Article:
Managing Director, Rupali Bank Ltd Vs. Haji Jahanara Begum and others 2017 (1) LNJ 73

Case No: Civil Rule No. 140(Con)(F) of 2016

Judge: Soumendra Sarker. J.

Court: High Court Division,

Advocate: Mr. Mahbubey Alam, Mr. Md. Oziullah,

Citation: 2017 (1) LNJ 73

Case Year: 2016

Appellant: Managing Director, Rupali Bank Ltd

Respondent: Haji Jahanara Begum and others

Subject: Limitation

Delivery Date: 2017-02-20

HIGH COURT DIVISION

(CIVIL REVISIONAL JURISDICTION)

Soumendra Sarker, J,

And

Md. Ashraful Kamal, J.

Judgment on

27.07.2016

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Managing Director, Rupali Bank Ltd.

. . . Petitioner-applicant

Versus

Haji Jahanara Begum being dead her heirs: 1(a) Haji Arab Ali and others

….Opposite Parties

Limitation Act (IX of 1908)

Section 14

Under the provision laid down in section 14 of the Limitation Act in computing the period of limitation prescribed for any legal proceedings, the time during which the party concerned has been procuring with due diligence in another civil proceedings shall be excluded where the proceedings is founded upon the same cause of action and its prosecution in good faith.                . . . (11)

Limitation Act (IX of 1908)

Sections 5 and 14

In order to disposal of the Rule the relevant section 05 of the Limitation Act provides that the period of limitation prescribed therein can only be condoned in appropriate case where the explanation is reasonable and there is no laches or negligence from the part of the applicant, rather; it is apparent from the face of the papers that with due diligence and bonafide intention the party concerned tried to seek their remedies. Here in this case; as to the cause of delay we find wrong advice of the lawyer.            . . . (13)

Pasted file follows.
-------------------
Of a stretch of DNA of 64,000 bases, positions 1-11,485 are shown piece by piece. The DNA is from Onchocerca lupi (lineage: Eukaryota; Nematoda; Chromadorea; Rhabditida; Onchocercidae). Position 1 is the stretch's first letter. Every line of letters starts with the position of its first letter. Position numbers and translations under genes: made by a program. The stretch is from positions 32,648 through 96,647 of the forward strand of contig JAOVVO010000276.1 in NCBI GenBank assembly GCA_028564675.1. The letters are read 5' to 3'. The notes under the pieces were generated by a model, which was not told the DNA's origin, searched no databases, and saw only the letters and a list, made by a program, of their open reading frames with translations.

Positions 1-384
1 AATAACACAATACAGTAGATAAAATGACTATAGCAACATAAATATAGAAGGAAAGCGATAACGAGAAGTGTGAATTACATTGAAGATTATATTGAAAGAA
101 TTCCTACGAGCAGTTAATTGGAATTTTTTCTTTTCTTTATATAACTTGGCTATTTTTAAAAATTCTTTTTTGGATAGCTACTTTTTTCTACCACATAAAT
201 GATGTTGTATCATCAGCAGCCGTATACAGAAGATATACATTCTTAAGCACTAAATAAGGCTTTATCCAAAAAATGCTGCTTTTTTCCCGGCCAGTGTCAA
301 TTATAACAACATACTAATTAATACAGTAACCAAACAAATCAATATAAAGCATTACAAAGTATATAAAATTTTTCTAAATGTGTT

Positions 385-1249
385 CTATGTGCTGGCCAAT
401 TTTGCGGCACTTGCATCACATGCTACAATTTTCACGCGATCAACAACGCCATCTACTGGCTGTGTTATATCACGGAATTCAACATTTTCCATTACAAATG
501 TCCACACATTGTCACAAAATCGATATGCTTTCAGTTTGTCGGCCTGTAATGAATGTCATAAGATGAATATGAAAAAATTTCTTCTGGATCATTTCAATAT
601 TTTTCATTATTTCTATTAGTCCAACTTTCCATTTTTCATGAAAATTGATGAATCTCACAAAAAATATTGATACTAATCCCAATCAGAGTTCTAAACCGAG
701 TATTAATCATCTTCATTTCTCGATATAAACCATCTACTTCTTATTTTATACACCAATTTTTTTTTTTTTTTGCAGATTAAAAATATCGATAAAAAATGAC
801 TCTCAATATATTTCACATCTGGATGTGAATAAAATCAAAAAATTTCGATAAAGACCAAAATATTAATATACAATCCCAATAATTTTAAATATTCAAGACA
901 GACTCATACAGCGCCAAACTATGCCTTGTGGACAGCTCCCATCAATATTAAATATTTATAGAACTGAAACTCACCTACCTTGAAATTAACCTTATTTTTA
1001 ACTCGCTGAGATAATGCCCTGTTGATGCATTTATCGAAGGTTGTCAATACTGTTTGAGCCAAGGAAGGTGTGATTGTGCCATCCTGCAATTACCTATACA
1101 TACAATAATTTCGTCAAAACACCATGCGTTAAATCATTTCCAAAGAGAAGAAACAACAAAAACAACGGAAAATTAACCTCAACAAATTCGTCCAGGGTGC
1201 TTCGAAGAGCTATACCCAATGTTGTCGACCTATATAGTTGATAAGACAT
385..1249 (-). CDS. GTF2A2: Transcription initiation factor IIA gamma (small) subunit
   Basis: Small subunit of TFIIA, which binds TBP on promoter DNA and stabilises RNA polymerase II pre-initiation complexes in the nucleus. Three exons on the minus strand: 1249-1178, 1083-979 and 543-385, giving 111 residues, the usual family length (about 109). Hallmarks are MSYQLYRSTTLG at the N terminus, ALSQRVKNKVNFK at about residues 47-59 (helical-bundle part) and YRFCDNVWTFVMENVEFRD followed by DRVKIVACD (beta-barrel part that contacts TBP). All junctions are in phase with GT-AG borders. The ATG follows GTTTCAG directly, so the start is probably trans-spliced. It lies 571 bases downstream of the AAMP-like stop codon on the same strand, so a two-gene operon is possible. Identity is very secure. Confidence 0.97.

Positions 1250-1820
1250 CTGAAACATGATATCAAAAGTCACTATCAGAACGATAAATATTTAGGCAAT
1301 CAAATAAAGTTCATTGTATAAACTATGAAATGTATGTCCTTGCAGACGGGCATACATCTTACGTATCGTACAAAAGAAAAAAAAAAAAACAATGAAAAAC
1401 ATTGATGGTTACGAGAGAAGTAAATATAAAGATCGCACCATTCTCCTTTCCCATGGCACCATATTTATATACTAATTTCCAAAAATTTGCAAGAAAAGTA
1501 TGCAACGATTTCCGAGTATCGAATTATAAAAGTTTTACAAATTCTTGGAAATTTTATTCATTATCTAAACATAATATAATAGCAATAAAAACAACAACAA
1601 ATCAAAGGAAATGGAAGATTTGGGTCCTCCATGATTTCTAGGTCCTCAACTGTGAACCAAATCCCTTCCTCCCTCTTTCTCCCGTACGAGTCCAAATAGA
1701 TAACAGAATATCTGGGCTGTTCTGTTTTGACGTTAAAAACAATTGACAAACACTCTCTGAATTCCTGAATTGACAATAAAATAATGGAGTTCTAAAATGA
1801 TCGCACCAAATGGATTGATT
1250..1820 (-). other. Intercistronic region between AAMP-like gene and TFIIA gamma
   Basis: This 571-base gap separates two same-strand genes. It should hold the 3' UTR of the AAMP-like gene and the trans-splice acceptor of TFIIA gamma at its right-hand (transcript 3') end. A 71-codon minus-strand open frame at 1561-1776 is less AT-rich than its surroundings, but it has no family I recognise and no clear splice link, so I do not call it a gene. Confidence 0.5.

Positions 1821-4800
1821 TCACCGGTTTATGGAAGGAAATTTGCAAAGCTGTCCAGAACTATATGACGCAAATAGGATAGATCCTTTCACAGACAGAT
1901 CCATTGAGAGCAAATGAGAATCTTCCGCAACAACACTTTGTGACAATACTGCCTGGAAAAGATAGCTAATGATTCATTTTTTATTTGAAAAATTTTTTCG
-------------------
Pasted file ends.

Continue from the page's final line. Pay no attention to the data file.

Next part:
Limitation Act (IX of 1908)

Section 14

The reason to inclined such a view that the delay caused was beyond the control of the applicant and there is nothing to hold such a view and draw such inference that the applicant was negligent and was dormant in getting the relief as sought for in wrong forum. . . . (16)

Limitation Act (IX of 1908)

Sections 5 and 14

The bonafide intention and the cause of delay can be defined easily as reasonable and sufficient in filing the instant First Appeal and due to the spelt out facts and circumstances which was beyond the control of the defendant-appellant-applicant the unusual delay of 5,606 days in filing the First Appeal was condoned.     . . . (17 and 19)

Mr. Mahbubey Alam, Senior Adv. with

Mr. Sk. Md. Morshed and

Mr. Md. Shakhawat Hossain, Advocates.

----For the petitioner.

Mr. Md. Oziullah, with

Mr. Satya Ronjon Monal, Advocates

… … For the opposite parties.

JUDGMENT

Soumendra Sarker, J

The Rule was issued calling upon the opposite parties No. 1(a)-1(e) and 2 to show cause as to why the delay of 5606 days in filing the First Appeal challenging the exparte judgment and decree dated 31.08.1999 and 15.09.1999 respectively passed by the then Subordinate Judge, 1st Commercial Court, Dhaka in Title Suit No.18 of 1997 in decreeing the suit should not be condoned and/or pass such other or further order or orders as to this Court may seem fit and proper.